Oct 30 – Nov 6: LeBron Gets Real, & YouTube Reveals Insights for Brands

1. LeBron, Samsung, and One Authentic Piece of Content

We talk a lot about creating authentic, engaging content for the YouTube audience. Too often, brand’s make the mistake of simply uploading a 30 second TV ad to their channel, when fans are clearly yearning for something more.  Last week, though, Samsung Mobile found the perfect tone to connect with fans and give them something meaningful – in this case a video that gives an up close and personal look behind the life of LeBron James as he prepares for another NBA season. Adweek highlighted the great week for Samsung and the NBA more generally:

“Last week, a heartfelt, authentic-feeling look at James’ home life, all part of a two-minute Samsung Mobile spot, blew up on YouTube and generated more than 8 million views…”

 

2. Official YouTube Insights: Engage Your Fans, Not Just Viewers

YouTube published its “Insights” issue for October ’13, and the stats they provide tell a compelling story about the importance of brands engaging their fans. The entire rundown is well worth your time, but here are a few key take aways:

“Viewers sit back. Fans lean forward. Viewers consume. Fans contribute. Viewers move on to the  next thing. Fans share, comment, create. YouTube wasn’t built for fans. It was built BY fans. Share  in fans’ passions and be an active part of the communities that matter most to your audience.

…How do brands like Pepsi succeed on YouTube? By creating content that doesn’t feel like an ad and by taking advantage of the creative freedom afforded by YouTube to tell more immersive stories. Tell beautiful stories that your audience will choose to watch and they’ll remember your brand.”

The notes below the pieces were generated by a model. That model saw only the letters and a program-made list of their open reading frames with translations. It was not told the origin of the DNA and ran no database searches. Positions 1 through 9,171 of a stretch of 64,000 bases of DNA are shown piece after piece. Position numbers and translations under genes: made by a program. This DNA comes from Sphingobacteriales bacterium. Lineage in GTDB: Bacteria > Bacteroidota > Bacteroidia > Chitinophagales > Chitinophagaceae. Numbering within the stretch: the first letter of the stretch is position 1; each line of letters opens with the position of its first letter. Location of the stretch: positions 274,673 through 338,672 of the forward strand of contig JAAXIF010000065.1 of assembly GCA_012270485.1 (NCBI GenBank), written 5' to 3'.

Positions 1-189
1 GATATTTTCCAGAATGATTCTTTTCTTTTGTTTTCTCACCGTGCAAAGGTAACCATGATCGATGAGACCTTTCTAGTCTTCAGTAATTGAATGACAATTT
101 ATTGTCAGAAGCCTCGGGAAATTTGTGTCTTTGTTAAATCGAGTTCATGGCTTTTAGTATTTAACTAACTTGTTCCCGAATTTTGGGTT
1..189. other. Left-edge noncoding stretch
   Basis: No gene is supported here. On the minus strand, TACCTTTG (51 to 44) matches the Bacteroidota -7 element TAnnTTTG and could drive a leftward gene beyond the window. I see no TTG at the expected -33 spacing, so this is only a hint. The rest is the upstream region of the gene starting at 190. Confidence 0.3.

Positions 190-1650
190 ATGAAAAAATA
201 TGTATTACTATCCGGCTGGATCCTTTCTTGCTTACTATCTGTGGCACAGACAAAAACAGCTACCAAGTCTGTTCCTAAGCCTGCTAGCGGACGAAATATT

3.  YouTube Music Awards: “Chaos You’ll Never See on TV”

November 3rd, 2013 marked the first ever YouTube Music Awards, and as predicted by the show’s director Spike Jones, it was a bit of a mess – but in an awesome, unpredictable kind of way. While the overall reviews of the show itself are certainly mixed, there seems to be a consensus forming around the spirit of the awards and why YouTube deserves credit for trying something bold and different.  First, from Techcrunch:

“…But if YouTube can do this well already, the TV networks have something to worry about. Google doesn’t demand perfection, it demands progress,  and the YouTube Music Awards made television look dated.”

Then, the New York Times looks forward to next year:

“This was a show of essentially no importance, but also one that effectively embraced the values of the post-hierarchical creative ecosystem of the Internet: a theoretically equal playing field, risk taking, resilience in the face of failure, evanescence.

…But like any number of artists with a webcam, a dream and a bit of hubris, YouTube was entitled to screw up in full view of everyone. And after this bizarre but comforting experiment, it’s earned the right to try again next year.”

4.  Survey: YouTube Tops Facebook as Favorite Site for Teens

After Facebook recently admitted that it is seeing some decrease in usage by teens, an annal survey by The Future Company sheds some light on where those teens might be heading. Mashable provides an early look at the data:

“The most popular site among all teens now is YouTube, according to the report. Fifty percent of teens surveyed cited YouTube as their favorite site versus 45.2% for Facebook.”

 

5.  New Ad Revenue Percentages For All, With A Bonus

Starting next year, YouTube will be treating all of its partners the same when it comes to ad revenue sharing. While some of the bigger partners, like TV networks, may have gotten sweetened deals in years past, that will no longer be the case, as all partners, regardless of quality, will get the flat rate of 55% of ad revenue share. But, ReelSEO breaks down an important upside to the new terms that creates a great new opportunity for the bigger players:

“However, in a radical change by the site, YouTube are allowing advertising companies to keep the profits from sales made above the site’s standard rate meaning that 100% of revenue earned above the cap set by YouTube will go straight to the content owner.

…As YouTube changes the structure of their advertising package, the burden of responsibility for generating revenue falls back on the partners. However, that also opens up a massive earning opportunity for them as they are now able to sell as much as they can with YouTube capping the limit they will take.”

 

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